David W. Grua. Surviving Wounded Knee: The Lakotas and the Politics of Memory. Oxford: Oxford University Press, 2016. 288 pp. $34.95 (cloth), ISBN 978-0-19-024903-8.
Reviewed by Aaron Barth (Fort Abraham Lincoln Foundation)
Published on H-War (December, 2016)
Commissioned by Margaret Sankey (Air University)
Controlling the Narrative: The Memory of Wounded Knee
The idea of changing or controlling an official narrative is a central theme in David W. Grua’s Surviving Wounded Knee: The Lakotas and the Politics of Memory. It is an important contribution that pushes our understanding of how and why Wounded Knee was remembered during and after the turn of the nineteenth century, and how and why the dominant memory was asserted and then challenged immediately after the violence ended in 1890.
On November 13, 1890, fourteen years after the combined tribes overwhelmed and defeated Lieutenant Colonel George Armstrong Custer and his Seventh Cavalry at the Battle of Greasy Grass/Little Bighorn in June 1876, President Benjamin Harrison ordered as many as seven thousand soldiers to South and North Dakota to, in the words of Grua, “maintain control of the Lakota reservations, avert an uprising, and protect settlers” (p. 23). It was an Indian scare. Paranoia stoked the media, as did “Indian Office agents, many of whom were political appointees with little experience with Indians” (p. 21).
The paranoia was induced by a lack of understanding. The Ghost Dance, a movement that originated in Nevada in the late 1880s from Paiute prophet Wovoka, had spread. By 1890, there were four to five thousand Ghost Dancers, 35 percent of whom were Lakota. Grua notes that white observers “speculated that the Lakotas had twisted Wovoka’s peaceful religion into a militaristic cult intent on destroying whites, citing as evidence the adoption of ceremonial Ghost Shirts, which were believed to make their wearers invulnerable to bullets” (p. 21). A battle for resources also stoked the paranoia. Throughout the 1880s, settlers, industrialists, and state and territorial officials pressured the federal government to let whites onto tribal lands. Tension resulted from the arrival of the Industrial Revolution, which came into conflict with traditional Lakota lands and ways.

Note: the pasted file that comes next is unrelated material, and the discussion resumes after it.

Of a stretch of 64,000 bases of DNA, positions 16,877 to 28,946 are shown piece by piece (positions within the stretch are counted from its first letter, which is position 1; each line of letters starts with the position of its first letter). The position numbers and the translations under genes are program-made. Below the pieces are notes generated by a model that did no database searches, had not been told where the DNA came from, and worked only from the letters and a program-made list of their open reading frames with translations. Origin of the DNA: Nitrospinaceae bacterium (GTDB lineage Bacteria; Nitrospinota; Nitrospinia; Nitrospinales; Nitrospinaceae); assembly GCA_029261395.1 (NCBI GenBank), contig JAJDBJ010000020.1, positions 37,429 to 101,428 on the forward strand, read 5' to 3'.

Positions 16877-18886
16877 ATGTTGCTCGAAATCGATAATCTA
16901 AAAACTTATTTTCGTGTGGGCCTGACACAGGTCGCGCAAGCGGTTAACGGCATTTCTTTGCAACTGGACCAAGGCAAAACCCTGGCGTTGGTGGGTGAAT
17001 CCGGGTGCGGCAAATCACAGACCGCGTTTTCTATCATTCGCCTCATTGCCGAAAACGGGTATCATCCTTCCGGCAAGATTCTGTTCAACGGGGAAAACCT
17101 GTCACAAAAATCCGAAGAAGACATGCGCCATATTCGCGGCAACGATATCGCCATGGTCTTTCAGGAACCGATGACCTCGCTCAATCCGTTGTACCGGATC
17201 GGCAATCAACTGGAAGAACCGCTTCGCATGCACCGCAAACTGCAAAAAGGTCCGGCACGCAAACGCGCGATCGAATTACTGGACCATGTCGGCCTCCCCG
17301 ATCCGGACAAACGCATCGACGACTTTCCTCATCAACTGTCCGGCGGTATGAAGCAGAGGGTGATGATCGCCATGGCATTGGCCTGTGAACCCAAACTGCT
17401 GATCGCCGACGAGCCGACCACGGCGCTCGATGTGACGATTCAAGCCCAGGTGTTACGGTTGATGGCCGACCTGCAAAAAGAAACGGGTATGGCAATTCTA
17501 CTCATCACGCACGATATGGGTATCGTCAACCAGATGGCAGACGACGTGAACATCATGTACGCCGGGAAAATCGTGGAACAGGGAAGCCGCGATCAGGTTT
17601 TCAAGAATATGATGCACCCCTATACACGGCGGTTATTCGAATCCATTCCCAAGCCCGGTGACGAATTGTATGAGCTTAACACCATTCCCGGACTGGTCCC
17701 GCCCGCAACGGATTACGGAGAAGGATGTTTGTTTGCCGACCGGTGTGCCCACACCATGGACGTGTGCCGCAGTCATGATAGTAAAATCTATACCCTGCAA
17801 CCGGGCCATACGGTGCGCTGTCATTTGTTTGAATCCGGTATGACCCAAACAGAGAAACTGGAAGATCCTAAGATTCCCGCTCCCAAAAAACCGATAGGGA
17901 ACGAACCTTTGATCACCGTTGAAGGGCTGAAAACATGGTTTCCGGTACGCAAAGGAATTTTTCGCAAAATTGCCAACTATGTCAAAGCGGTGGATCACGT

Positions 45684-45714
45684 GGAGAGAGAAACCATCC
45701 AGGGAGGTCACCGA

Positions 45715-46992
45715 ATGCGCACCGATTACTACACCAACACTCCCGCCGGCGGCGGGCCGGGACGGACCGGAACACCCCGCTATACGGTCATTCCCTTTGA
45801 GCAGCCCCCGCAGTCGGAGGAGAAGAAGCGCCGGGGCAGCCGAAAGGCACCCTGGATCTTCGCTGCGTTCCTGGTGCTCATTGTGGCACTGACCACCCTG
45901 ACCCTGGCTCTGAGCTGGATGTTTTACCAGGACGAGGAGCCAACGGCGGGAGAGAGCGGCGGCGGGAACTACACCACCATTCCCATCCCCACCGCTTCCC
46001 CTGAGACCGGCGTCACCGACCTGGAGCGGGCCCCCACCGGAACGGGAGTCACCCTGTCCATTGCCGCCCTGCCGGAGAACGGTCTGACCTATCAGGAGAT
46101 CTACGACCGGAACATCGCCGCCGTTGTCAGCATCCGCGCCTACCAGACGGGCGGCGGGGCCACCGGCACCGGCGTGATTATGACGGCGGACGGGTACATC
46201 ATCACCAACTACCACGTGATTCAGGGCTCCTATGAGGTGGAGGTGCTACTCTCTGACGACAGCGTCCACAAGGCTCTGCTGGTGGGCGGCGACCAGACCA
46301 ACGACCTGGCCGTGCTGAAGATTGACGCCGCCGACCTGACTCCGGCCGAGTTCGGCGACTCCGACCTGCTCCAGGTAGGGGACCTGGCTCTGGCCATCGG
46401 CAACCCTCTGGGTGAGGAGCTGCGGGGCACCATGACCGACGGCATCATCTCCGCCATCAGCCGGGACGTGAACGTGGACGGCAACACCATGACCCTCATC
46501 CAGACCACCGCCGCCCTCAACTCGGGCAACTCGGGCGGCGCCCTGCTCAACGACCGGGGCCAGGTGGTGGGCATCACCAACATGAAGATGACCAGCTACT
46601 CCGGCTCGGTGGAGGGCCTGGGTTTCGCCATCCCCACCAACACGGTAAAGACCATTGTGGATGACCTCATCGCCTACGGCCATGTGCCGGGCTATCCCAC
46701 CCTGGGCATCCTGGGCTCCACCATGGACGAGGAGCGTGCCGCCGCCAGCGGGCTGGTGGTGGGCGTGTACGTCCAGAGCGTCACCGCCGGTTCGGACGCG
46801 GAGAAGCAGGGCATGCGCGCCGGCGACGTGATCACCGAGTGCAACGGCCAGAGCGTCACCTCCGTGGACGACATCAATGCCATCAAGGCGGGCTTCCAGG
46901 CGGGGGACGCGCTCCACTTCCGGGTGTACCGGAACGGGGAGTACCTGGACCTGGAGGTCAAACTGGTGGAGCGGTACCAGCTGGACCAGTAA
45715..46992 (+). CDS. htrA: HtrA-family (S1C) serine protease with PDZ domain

A month after President Harrison ordered troops to South Dakota in November 1890, the Standing Rock Agency Indian police shot and killed Sitting Bull, a Hunkpapa-Lakota spiritual leader for the Oceti Sakowin. Fourteen days after the killing, Colonel James W. Forsyth and more than five hundred of the Seventh Cavalry pursued Chief Big Foot and his Lakota band through South Dakota. Major General Nelson Miles, according to Grua, “ordered that the Minneconjou [Lakota] chief [Big Foot] should be located, arrested, and disarmed, authorizing troops to ‘destroy him’ if he resisted.” For the rest of his life, states Grua, Miles regretted his order to “destroy” Big Foot (p. 25). This order haunted the US general into retirement.
Under the orders of General Miles, on December 29, 1890, Colonel Forsyth led the Seventh Cavalry to Big Foot’s encampment at Wounded Knee Creek. In his first chapters, Grua explains how federal US soldiers separated Native warriors from the noncombatants and rummaged through the Natives’ belongings. Forsyth wanted to make sure the Natives were completely disarmed. During this encounter, a struggle broke out. One of the Lakota fired a gun into the air, and Forsyth and the Seventh Cavalry responded with impunity. When the shooting ceased, hundreds of Lakota children, women, and men had been killed, some miles away from the original encampment. Twenty-five cavalrymen also died.
Forsyth drafted and submitted his official report on December 31, 1890. He was particularly silent about the killing of noncombatants, women, and children. In chapter 5, Grua expands on this omission, bringing Lakota survivor accounts into the narrative. Mary Mousseau, for example, provided a female perspective. In the initial call for the Lakota to disarm, Mousseau obliged this request and “brought some guns to the place where the officers stood.” The federal soldiers continued to search for weapons. Mousseau said that “a soldier lifted me up and felt all over me in the search.” Grua notes that Mousseau “experienced a form of sexual assault.” He describes what happened thereafter. Mousseau’s “husband was killed in the soldiers’ initial volley, and Mousseau’s little girl was shot soon thereafter. As she fled with the other women, a soldier’s bullet broke her arm above the elbow. Her baby boy, who was strapped to her back, was killed by another bullet. Mousseau and her wounded mother remained near the field until mid-January 1891, surviving only on water. When Indian scouts found them, Mousseau was ‘very weak and thin’ and her clothes were ‘caked with dried blood’” (p. 126).